I know everyone says this but I swear I blinked and October was over. It’s simultaneously been a month that seemed a year long and also like it only began a week ago. I guess that’s because a hell of a lot happened this month.
First, I got two jobs. For the first week, I worked thirty hours on top of college (the equivalent of the last year of high school) and honestly I was exhausted. My hours have calmed down now and I feel like it’s a lot more manageable.
However, there has been some not so great news with my health. My red blood cell and iron count are very low again so I’m back on stronger medication, which has some unpleasant side effects. And with JHS, I have to wait 19 weeks for an appointment with a rheumatologist. The sling and braces are helping, but it’s still going to be a long, long time to wait while I’m in pain.
But enough of all that, let’s get into the books!
Books read: 10
Pages read: 2958
5 star: 2
4 star: 6
3 star: 2
2 star: 0
1 star: 0
❀ Ballad for a Mad Girl by Vikki Wakefield
This was definitely a very creepy book with a premise that was genuinely interesting and engaging. It’s perfect as a Halloween read! Review here.
❀ The Underground Railroad by Coulson Whitehead
This is one of my favourite books of the year. Following the life of an escaped slave trying to stay one step ahead of a brutal slave catcher and simply survive in a world where being black was a death sentence. The Underground Railroad is a very powerful, emotional read that will stay with me. Review here.
❀ A Country Road, A Tree by Jo Baker
This book follows Samuel Beckett and his involvement with the Resistance during WW1 in Paris. I think the desperate tone of the times was captured in this book, which is obviously a good thing, but it did make the book a little bit of a slog to get through for me. It was one of those books in which, unusually, the middle was the most captivating. I would say stick with it if you feel like DNF-ing in the beginning, if you like historical fiction/war settings, but if you’re looking for excitement, this isn’t really the book for that.
❀ Beartown by Fredrik Backman
I LOVED this book. It honestly blew me away with how beautifully it was written, and the topics handled. From racism, sexism, sexual assault, poverty, and the society of a small town, this book covered so much. The world-building (which is strange to speak of with a contemporary but Beartown is like a world of its own) was brilliant. I would 100% recommend. Review to come.
❀ Sleeping Beauties by Stephen King
While this book definitely had its issues, I won’t deny that I enjoyed it. I talk more about it in my review but I was very entertained and managed to finish it in just under two days even though this is over 700 pages. I feel like this could have been a disaster as the plot is a disease that only affects women, leaving a men-only world, and it is written by two men. Whether the book was successful in the gender commentary it wanted, I’m not quite sure. Review here.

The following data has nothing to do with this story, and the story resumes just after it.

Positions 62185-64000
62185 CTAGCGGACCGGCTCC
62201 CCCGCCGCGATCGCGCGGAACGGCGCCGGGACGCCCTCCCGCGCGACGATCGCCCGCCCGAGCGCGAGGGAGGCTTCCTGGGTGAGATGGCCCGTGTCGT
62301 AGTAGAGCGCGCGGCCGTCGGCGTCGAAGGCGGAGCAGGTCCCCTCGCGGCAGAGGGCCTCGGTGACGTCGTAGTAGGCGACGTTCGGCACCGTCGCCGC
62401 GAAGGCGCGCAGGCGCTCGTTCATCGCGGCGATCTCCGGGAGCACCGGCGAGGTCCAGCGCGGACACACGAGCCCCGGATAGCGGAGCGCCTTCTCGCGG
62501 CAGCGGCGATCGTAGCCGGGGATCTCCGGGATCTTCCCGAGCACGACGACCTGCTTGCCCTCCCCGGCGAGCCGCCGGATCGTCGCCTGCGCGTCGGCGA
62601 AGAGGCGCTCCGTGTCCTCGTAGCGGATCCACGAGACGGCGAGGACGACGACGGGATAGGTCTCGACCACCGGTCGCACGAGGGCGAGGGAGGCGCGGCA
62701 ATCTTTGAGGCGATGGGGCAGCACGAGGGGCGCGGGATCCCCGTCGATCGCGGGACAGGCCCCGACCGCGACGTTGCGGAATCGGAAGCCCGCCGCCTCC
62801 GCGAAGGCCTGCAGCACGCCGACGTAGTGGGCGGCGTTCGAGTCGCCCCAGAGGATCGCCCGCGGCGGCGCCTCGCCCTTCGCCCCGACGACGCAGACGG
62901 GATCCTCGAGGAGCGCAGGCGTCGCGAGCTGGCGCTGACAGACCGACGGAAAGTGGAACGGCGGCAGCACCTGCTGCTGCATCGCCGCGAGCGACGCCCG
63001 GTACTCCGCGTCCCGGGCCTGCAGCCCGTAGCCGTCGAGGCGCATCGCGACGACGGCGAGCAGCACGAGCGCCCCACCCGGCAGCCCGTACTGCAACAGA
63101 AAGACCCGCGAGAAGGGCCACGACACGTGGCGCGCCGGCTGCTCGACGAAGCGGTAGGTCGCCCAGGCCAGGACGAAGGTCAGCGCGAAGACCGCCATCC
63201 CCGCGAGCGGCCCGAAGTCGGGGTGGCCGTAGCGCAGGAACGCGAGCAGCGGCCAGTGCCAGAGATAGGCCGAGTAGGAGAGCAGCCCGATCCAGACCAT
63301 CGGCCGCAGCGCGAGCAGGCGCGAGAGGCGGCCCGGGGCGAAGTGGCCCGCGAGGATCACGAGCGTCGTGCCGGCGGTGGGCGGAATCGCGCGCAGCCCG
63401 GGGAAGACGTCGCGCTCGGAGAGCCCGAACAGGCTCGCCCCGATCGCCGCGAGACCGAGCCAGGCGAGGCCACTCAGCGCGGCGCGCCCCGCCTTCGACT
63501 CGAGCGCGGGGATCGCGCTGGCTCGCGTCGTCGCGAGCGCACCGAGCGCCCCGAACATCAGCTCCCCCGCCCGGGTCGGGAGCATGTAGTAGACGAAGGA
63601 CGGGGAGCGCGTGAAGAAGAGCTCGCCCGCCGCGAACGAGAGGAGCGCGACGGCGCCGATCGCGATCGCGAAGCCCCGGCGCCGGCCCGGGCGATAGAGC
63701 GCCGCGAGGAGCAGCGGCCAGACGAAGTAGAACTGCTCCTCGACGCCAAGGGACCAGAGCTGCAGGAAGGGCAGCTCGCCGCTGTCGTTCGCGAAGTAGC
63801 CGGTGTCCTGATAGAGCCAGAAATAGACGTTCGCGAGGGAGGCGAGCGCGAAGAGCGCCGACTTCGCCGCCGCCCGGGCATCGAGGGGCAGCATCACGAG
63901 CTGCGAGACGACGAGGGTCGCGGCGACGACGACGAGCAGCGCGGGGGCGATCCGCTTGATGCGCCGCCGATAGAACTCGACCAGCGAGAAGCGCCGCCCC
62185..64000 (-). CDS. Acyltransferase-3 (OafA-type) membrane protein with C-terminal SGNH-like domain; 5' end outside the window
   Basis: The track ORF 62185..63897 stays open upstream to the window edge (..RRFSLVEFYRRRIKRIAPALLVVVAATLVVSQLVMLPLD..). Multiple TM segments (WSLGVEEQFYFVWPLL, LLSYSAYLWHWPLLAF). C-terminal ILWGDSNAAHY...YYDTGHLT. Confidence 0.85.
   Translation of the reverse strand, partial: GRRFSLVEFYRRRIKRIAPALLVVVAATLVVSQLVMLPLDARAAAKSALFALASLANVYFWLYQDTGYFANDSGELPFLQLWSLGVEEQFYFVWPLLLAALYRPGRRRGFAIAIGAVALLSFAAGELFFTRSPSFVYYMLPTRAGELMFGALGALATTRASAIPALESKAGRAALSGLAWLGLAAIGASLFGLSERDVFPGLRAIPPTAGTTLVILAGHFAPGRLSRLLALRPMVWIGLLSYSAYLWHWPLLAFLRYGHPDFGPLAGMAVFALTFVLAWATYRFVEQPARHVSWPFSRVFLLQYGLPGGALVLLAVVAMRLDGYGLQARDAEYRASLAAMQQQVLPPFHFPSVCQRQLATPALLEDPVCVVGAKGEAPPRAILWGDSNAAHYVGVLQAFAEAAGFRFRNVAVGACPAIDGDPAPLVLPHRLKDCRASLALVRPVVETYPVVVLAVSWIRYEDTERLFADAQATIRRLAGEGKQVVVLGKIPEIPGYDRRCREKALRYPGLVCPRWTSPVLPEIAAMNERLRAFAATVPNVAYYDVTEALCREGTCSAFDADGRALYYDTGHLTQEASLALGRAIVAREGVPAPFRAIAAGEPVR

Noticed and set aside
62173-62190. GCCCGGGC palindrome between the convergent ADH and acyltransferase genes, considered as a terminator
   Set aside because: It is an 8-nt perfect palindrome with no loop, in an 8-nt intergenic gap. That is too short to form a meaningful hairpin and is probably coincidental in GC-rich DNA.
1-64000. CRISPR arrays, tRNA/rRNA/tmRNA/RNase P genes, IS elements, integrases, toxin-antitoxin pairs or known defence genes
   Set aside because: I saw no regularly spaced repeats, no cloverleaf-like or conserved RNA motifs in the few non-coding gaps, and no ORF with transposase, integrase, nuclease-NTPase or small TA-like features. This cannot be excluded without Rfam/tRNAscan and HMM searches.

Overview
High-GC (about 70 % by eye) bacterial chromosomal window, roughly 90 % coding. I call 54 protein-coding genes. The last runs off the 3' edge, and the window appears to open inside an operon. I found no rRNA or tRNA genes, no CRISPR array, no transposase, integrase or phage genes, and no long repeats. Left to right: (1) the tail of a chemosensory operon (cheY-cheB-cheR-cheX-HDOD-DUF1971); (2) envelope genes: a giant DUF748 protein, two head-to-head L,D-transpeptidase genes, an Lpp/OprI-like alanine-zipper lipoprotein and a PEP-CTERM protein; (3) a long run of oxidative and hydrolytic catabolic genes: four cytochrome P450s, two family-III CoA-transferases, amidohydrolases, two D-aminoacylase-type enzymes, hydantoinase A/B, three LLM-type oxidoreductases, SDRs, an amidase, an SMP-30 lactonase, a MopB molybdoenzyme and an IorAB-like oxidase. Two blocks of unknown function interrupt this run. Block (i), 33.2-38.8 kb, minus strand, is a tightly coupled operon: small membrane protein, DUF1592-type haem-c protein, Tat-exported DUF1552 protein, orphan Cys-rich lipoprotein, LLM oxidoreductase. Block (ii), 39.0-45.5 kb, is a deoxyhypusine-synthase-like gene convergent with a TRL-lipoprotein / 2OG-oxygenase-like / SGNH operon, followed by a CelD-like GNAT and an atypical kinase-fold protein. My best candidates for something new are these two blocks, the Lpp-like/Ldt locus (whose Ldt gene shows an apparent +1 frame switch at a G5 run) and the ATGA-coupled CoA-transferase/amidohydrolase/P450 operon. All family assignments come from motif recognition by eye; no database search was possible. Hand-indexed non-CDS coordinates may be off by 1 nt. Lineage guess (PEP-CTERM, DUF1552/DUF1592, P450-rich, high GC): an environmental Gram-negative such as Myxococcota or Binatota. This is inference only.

❀ Alex and Eliza by Melissa de la Cruz
I won’t lie, I read this book as a complete guilty pleasure because I adore the musical and wanted to consume the story in a different format. It felt very much like romance fanfiction, which to be honest, was really what I wanted. It was predictable and fluffy, and a nice easy read. I read it in one sitting after finishing Sleeping Beauties and it was lovely palate-cleansing book, if you know what I mean.
❀ Coraline by Neil Gaiman
If you’re going to read this book, I highly recommend the audiobook. It is narrated by Neil Gaiman himself, who has an amazing reading voice. It’s very calming. The story itself is equal parts creepy and cute, and reminded me of the children’s books I used to read when I was younger. That nostalgia really made it for me. I felt like a nine year-old again reading my way through my primary school library.
❀ Quiet Girl in a Noisy World by Debbie Tung
This graphic novel follows the typical antics of an introvert, and holy hell I related to it. The art and the writing is very simplistic and straight-forward but I really think how relatable it is is what made my rating so high. I found myself agreeing with almost every page and while I think the target audience was slightly older than me (as it explores university/marriage/etc) I thoroughly enjoyed it.
❀ We Should All Be Feminists by Chimamanda Ngozi Adichie
I also listened to this book on audio, which is narrator by the author herself. It’s a quick but impactful listen, and a reminder that feminism must be intersectional if it is to mean or achieve anything. From this, I will be moving onto Adichie’s fiction!
❀ A Doll’s House by Henrik Ibsen
I really don’t want to rate this one because it was a book I had to read for college, and I feel like that hindered my enjoyment enormously. A Doll’s House is a play written in 1879, which follows the life of a woman oppressed by her husband, who slowly begins to realise her worth. The author himself claimed to not be a feminist or for the play to be ‘feminist propaganda’, so that does somewhat taint the reading experience.
And that’s all! What was your favourite book of October?